It was good to see the engagement in the letters pages of last month’s Socialist Review to my and Andy Ridley’s article about the turmoil in the Royal College of Nursing (RCN) which has followed from discontent over this year’s NHS pay deal (“A right royal crisis prods dormant unions to life”, November SR).
Thanks to Pete Sinclair for his clarifications and insights about the limitations of the deal and to Dave Lyddon for his informative comments about the historical evolution of the RCN.
However, I must take strong issue with the arguments put forward by Susan Rosenthal. Susan insists that nurses, alongside teachers, social workers and other “salaried professionals” are middle class rather than workers.
If Susan is right then the analysis put forward by the SWP for the last 40 years is mistaken. Such layers, which have significantly expanded in the last decades, have not been proletarianised and the working class is shrinking, at least in the advanced industrial countries, contrary to the arguments we have put forward.
Susan gives two main reasons for her argument (whether an employee is “salaried” or paid a wage once a month or even once a week is an irrelevance to their objective class position).
Firstly, Susan states that occupations that require a degree cannot be working class (nursing, as we pointed out, is now an all-graduate profession).
Secondly, Susan argues occupations where there is a degree of discretionary power over your work and which confer the authority to make decisions that affect other people’s lives must be excluded from the working class.
Yet what Susan seems to miss is the huge transformation that has taken place in professional and white collar work more generally over the whole post-war period. Capitalism has required ever larger numbers of administrative and other office staff both in private firms and in the public state sector.
As such white collar jobs have expanded so they have become subject to much greater managerial control from above as capital seeks to pump the maximum surplus value out of them just as it does manual workers.
Increasingly too such workers have found themselves tied to ever greater levels of technology to increase their productivity — the introduction of computers, for example — which allow for increased monitoring and surveillance of their labour.
This has required new skills and often increased time spent in education. A more skilled and more educated working class also requires more teachers and more health workers to patch them up and ensure a return on the expenditures on their education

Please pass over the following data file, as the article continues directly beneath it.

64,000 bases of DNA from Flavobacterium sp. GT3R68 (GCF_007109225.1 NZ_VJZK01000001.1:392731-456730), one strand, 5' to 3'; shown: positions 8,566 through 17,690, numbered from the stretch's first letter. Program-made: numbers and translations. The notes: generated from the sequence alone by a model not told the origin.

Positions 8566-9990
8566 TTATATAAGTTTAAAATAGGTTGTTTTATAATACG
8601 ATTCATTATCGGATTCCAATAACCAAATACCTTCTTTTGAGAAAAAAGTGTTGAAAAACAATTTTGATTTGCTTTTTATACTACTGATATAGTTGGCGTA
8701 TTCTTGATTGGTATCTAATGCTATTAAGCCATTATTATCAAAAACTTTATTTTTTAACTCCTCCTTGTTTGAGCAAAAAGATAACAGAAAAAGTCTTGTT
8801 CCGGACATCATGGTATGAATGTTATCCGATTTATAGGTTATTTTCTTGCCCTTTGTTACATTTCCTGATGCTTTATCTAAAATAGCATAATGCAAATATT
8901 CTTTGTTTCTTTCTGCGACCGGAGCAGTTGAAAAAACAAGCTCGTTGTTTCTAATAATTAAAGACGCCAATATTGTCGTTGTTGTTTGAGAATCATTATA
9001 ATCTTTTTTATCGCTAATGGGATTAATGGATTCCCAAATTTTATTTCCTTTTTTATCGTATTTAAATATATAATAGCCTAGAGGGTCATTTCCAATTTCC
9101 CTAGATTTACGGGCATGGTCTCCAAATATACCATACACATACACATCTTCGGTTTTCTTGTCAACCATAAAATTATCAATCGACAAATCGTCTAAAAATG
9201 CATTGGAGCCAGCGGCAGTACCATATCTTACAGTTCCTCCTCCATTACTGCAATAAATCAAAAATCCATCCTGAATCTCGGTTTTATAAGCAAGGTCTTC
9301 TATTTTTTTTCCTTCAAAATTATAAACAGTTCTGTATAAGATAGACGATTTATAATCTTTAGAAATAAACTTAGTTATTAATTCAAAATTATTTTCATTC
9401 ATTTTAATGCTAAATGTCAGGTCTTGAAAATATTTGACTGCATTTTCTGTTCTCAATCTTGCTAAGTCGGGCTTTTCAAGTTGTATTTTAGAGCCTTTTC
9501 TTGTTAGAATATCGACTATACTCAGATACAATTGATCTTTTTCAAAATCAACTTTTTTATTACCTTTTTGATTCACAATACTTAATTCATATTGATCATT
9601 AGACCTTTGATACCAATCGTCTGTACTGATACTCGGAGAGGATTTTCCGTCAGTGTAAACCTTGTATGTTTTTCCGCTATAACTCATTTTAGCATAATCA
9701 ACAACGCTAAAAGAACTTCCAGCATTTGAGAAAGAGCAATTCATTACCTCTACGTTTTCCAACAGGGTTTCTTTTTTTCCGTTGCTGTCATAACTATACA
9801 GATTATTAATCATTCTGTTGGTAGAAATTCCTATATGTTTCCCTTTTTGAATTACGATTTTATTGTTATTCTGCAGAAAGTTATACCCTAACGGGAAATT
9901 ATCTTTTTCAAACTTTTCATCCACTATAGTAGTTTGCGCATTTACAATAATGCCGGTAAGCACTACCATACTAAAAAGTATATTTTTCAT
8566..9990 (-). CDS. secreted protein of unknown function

Yet such trends have also been combined with the erosion of autonomy among large numbers of those once considered professionals over how their labour is performed. So teaching, for example, has seen massive increases in control from above with the introduction of a national curriculum, the introduction of repeated testing with results determining a school’s place in a public “league table” and a highly intrusive and high stakes inspection regime through Ofsted.
This has led to the massive intensification of work that we alluded to in our article — with teachers and nurses suffering, involuntarily, the greatest such work intensification. Far from exercising autonomy, managerial prerogatives have grown sharply.
Such changes are not simply quantitative but qualitative, amounting to the proletarianisation of swathes of professional and white collar jobs.
Of course many workers do exercise some degree of delegated authority on behalf of their employer but this does not alter the fact of a fundamental lack of control over the means of making a livelihood. This combined with the massive increases in pressures at work, increased work pace and workloads and increased subjection to supervisory control and managerial discipline to enforce this are precisely what has forced groups of workers such as teachers, nurses, hospital admin staff, social workers, local government workers, lectures in further and higher education to collectively organise to defend their conditions and pay.
The picture Susan paints is a snapshot from past conditions long since eradicated by the dynamic of capitalism itself.